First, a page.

The words and lyrical plays are part of what makes the album so impressive. Perhaps the best line is on the second side: 'I’d give up my halo for a horn and the horn for the hat I once had'. Overall, the album is about death and possibly life afterwards, beginning as it does with a funeral. Yet, 30 years after its original release, it is not only the lyrics which make the album rewarding. Released in the same year as the ‘definitive’ concept album, Pink Floyd’s The Dark Side Of The Moon, A Passion Play is for me the better recording, and a major part of the reason is the music. A Passion Play is more unified musically than The Dark Side Of The Moon; the latter is really just songs which cross-fade, whereas the former has an ‘approach’ and a sense of continuous development. The music often is among Jethro Tull's most playfully eccentric, flowing in and out of seeming incoherence. The opening instrumental, for example, has an inverted 'Teddy-bear's Picnic' quality (which reminds me of the truly disturbing start of Faust’s eponymous 1971 album) before turning to the apparent gravity of funeral described in the lyrics. Regular song structures are rare, while repeated motifs tie the various sections together. There’s still a lot of acoustic guitar in there, but there’s also a lot of jazz-based rhythm and extreme contrasts of electric to acoustic and wild to ethereal.

The strange thing is that this album marked the turn of critical acclaim for Tull. The critics hated it, and for some reason have never recovered. Maybe part of the problem was that Ian Anderson seemed to resent being put into a category. Or maybe that he gave the impression of not caring whether they liked him and his music or not. Maybe the swing between introspective albums (A Passion Play and Minstrel…) and extroverted albums (War Child and Too Old…) meant that Tull were hard to get a grip on. And maybe it was simply a bandwagon that everyone got onto, and a guy playing a flute whilst standing on one leg is an easy target. But whatever the reason, Jethro Tull remain unpopular amongst critics and are for some reason considered to highlight the excesses of the 1970’s prog-rock scene, even though their music has dated better than much of Pink Floyd’s, never had the classical bombast of Yes, ELO or even Deep Purple, and Martin Barre’s guitar playing never degenerated into widdling and 40-minute solos.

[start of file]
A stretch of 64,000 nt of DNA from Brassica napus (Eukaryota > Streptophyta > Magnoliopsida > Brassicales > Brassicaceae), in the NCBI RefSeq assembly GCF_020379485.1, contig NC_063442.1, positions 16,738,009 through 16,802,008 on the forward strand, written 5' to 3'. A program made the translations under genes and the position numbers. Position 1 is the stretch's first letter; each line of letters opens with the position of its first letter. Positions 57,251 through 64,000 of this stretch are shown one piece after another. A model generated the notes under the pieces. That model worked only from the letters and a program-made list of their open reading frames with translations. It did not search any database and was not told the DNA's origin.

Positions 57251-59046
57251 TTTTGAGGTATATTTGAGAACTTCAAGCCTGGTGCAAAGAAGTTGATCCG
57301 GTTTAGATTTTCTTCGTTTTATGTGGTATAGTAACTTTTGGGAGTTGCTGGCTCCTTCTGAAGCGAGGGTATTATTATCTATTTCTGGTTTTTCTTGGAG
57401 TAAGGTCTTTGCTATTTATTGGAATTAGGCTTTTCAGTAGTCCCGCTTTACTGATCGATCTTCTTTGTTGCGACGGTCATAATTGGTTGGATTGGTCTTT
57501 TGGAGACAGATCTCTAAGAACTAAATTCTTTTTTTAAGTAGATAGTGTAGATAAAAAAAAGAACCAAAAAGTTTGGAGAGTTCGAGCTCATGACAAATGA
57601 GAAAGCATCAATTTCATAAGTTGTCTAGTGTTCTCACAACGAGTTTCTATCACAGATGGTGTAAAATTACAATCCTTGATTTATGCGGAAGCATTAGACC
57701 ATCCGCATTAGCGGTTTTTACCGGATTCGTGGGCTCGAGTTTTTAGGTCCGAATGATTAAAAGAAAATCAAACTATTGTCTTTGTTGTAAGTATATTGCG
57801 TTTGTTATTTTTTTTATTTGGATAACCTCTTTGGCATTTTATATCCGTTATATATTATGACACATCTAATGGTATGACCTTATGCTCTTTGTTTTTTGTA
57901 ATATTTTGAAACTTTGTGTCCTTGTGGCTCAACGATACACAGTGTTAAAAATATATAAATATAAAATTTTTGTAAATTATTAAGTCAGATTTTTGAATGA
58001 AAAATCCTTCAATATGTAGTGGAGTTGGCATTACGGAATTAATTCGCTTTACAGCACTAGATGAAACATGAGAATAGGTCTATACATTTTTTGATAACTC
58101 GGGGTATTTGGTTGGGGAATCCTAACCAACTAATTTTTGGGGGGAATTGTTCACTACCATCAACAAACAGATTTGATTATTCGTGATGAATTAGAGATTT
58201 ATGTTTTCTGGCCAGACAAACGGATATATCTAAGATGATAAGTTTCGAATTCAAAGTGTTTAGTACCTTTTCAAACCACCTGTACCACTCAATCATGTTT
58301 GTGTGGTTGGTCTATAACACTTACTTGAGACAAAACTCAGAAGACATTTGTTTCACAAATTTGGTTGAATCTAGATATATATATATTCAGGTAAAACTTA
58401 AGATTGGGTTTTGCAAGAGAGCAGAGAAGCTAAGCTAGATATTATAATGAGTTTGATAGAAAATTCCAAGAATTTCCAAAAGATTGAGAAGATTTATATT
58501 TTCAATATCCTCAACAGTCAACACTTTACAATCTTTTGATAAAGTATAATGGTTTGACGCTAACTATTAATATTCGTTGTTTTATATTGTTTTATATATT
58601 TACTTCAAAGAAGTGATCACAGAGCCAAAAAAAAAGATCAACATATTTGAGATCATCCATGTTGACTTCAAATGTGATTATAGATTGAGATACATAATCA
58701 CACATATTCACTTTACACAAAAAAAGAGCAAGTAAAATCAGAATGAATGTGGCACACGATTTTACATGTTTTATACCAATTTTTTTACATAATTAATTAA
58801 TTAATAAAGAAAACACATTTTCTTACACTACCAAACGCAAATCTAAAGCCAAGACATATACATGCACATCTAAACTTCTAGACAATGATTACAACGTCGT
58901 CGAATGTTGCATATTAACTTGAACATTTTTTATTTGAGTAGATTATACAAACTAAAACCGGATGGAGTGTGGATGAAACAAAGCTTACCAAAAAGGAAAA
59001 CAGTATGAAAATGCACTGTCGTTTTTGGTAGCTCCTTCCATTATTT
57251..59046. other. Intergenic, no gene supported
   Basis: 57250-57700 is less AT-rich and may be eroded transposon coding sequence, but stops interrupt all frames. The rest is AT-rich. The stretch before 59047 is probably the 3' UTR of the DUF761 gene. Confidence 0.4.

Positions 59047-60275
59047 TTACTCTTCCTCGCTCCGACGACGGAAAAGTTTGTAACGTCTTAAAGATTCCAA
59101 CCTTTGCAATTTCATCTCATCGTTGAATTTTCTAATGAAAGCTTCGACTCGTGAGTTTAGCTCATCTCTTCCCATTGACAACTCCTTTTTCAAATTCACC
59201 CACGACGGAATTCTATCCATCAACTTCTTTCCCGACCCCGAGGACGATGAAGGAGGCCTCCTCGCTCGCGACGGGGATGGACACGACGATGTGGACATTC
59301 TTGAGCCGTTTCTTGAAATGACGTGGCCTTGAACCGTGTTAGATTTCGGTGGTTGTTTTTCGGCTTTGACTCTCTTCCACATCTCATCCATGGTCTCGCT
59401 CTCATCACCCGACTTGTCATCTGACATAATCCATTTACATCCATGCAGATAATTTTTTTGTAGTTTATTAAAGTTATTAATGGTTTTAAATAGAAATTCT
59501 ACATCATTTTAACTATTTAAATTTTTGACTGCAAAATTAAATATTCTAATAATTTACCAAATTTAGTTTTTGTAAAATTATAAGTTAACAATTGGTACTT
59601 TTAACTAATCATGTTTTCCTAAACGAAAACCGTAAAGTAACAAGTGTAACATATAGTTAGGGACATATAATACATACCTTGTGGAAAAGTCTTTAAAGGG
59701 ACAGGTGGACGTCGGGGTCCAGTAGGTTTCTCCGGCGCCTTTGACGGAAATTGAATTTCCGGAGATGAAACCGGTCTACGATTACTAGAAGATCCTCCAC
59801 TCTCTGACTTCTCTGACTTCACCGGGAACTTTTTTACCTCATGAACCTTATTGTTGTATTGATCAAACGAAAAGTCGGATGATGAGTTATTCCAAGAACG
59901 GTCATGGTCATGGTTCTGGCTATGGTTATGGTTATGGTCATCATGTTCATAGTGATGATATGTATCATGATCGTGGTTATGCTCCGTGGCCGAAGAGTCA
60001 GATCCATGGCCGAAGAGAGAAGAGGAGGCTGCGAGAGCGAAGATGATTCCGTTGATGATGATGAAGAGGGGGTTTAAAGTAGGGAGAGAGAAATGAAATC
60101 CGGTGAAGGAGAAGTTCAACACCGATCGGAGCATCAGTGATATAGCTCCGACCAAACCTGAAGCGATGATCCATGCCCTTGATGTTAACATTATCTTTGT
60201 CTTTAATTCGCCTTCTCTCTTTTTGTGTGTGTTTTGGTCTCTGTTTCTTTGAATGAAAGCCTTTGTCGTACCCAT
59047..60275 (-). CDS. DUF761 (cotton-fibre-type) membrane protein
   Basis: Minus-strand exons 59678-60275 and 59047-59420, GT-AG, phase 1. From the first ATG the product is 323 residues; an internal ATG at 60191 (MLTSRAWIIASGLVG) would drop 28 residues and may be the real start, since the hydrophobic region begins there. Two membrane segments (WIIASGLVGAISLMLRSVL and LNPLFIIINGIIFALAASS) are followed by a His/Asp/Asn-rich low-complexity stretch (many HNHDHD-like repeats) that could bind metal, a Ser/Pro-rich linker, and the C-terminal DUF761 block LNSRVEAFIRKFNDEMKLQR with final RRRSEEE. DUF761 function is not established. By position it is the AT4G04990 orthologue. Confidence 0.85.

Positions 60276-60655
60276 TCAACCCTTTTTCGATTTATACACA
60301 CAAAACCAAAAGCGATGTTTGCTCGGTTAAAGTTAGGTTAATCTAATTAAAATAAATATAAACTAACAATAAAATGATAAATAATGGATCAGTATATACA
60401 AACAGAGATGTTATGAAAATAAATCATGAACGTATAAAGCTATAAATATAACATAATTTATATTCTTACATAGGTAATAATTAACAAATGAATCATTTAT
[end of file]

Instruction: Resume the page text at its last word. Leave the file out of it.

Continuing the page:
And if you want more, then the 1993 compilation Nightcap is essential. The double CD set contains the original session for A Passion Play, recorded in France and labelled under The Chateaux D'Isater Tapes. Although much of the material was simply abandoned, some of the pieces, especially instrumentals, crop up again on A Passion Play, sometimes with alternative lyrics. For the full 'Passion Play Sessions', of course, you need to have War Child too, since 'Skating Away On The Thin Ice Of The New Day' and 'Bungle In The Jungle' were also recorded at the ‘Chateaux D'Isaster', along with Solitaire, which appears in its original form on Nightcap. The compilation makes it easier to tie up various threads in this period of Anderson's writing, as for example with the animal metaphors and 'Law Of The Bungle'.